The State of Consumers in the US and China
Comparing Consumer Attitudes in the World’s Two Largest Economies
A Report Based on Surveys by Prosper Insights & Analytics and on Analysis by Fung Global Retail and Technology
In the US, those surveyed seem to suffer from a lack of confidence in the economy, which is reflected in their cautious spending plans. Less than half of US respondents feel that they are better off financially than they were last year and, regardless of age or income, they seem to be willing to spend more on only one category: groceries.
China, on the other hand, presents a more optimistic picture for retailers. The Chinese consumers surveyed are generally confident in the economy and are willing to spend more in the coming months. The product categories that will benefit the most are children’s clothing, casual apparel, footwear and groceries. Chinese consumers are also heavy e-commerce shoppers, with approximately 70% of those surveyed indicating that they make regular purchases online.
About This Report
This report provides the latest data available on consumer spending behavior in the world’s two largest economies. It also presents an overview of US and Chinese consumers and a spending outlook, segmented by selected product categories and channels.
This report is a collaboration between Fung Global Retail & Technology and Prosper Insights & Analytics. It uses propriety data from surveys conducted by Prosper in the US and by ProsperChina in China that track shopping behaviors and the future purchase intentions of consumers. Prosper surveys more than 6,000 consumers 18+ in the US and more than 5,000 consumers between the ages of 18 and 54 in China, on an ongoing basis.
According to data from Prosper’s Monthly Consumer Survey, US consumer confidence has been dropping over recent months. In May, over half of the US consumers surveyed said they do not feel confident in the economy.
Even though the drop has been felt most acutely by millennials (who are referred to as “Gen Y” in the graphs that follow), the group remains the most optimistic of the three age cohorts surveyed; just over 50% of millennials surveyed in May said they feel confident or very confident in the economy, compared to 47% of Gen Xers and 37% of baby boomers.
The survey data also show that millennials are the most prudent savers. Only 17.4% of millennials surveyed in March said they save 0% of their monthly income. In contrast, the baby boomers surveyed by Prosper are the least prudent savers; 27.6% of boomers surveyed in March said they save none of their monthly income.
Looking at the personal financial situation of the survey respondents provides a clue as to why millennials are saving more and feeling more confident in the economy: 38.6% of them believe their financial situation has improved over the last 12 months versus 28.3% of Gen Xers and 21.2% of boomers.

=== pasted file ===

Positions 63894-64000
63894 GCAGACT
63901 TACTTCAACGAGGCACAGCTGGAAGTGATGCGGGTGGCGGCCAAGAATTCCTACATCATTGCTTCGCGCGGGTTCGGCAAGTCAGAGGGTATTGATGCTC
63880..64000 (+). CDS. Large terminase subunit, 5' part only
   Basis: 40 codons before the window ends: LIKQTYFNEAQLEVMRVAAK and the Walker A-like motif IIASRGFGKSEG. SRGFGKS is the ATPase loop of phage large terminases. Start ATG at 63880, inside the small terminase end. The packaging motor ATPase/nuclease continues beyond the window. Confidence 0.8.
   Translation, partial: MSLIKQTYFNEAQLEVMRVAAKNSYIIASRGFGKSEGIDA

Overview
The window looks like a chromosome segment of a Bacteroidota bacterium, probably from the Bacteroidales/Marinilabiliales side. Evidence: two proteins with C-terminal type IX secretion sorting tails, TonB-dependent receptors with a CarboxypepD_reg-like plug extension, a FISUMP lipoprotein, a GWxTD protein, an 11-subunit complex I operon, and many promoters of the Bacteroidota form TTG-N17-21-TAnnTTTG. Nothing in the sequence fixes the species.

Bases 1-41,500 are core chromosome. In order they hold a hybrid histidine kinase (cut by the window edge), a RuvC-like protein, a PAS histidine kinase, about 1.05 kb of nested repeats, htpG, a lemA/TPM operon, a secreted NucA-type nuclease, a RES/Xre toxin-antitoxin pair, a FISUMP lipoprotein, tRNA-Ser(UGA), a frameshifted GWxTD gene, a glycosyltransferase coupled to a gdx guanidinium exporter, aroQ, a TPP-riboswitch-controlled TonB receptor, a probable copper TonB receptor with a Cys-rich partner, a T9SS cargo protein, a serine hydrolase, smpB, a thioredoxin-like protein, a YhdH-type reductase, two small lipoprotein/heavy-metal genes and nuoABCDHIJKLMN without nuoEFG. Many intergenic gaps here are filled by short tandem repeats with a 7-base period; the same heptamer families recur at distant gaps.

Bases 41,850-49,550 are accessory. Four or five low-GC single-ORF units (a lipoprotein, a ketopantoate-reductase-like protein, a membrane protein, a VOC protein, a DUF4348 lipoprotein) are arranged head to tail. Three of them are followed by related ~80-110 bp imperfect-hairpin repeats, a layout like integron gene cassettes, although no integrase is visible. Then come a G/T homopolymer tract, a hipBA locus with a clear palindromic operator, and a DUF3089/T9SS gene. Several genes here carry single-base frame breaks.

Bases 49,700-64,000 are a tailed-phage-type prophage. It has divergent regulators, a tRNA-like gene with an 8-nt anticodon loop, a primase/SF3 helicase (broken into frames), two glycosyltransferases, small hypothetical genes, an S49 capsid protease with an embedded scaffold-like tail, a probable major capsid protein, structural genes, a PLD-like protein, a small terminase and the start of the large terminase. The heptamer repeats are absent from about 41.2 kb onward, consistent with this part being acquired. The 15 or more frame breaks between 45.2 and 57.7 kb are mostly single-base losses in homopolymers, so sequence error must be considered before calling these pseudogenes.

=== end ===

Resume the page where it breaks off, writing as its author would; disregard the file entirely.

The data also show that the highest percentage of respondents who view themselves as better off now than they were a year ago earn $70,000 or more annually.
Based on the US consumer data above, it appears that millennials in the highest earnings bracket represent the highest spending momentum.
In this section, we provide a view of US consumers’ shopping preferences. The data show that there is little that distinguishes millennials from Gen Xers when it comes to online shopping, as 32.1% of the millennials and 31.7% of the Gen Xers surveyed said that they shop online regularly. Surprisingly, the survey data show that the percentage of millennials buying online regularly has increased over time and has actually caught up with the percentage of Gen Xers who shop online regularly, versus the other way around.
The highest earners are the ones who shop online most often, but the percentage of e-commerce shoppers who earn $35,000 or less annually increased over the 12 months ending in January.
Prosper uses a spending score to measure the 90-day outlook for consumers’ buying intentions. A spending score higher than 100 means more consumers are planning to spend more on that category over the next 90 days than are planning to spend less on it.
May’s survey data show that children’s clothing was the only product category that had a spending score of higher than 100 for both millennials and Gen Xers. In addition to children’s clothing, millennials will look to spend more on groceries, while Gen Xers will be purchasing more women’s dress clothing. Boomers, on the other hand, are planning to spend less than millennials and Gen Xers are across all categories over the next 90 days.
When the survey data are segmented by household income, groceries are the category that US consumers of all income brackets are most likely to increase their spending on over the next three months. Consumers making more than $70,000 will also likely spend on lawn and garden supplies, which is consistent with the pickup in sales this category has seen as the US housing market has recovered.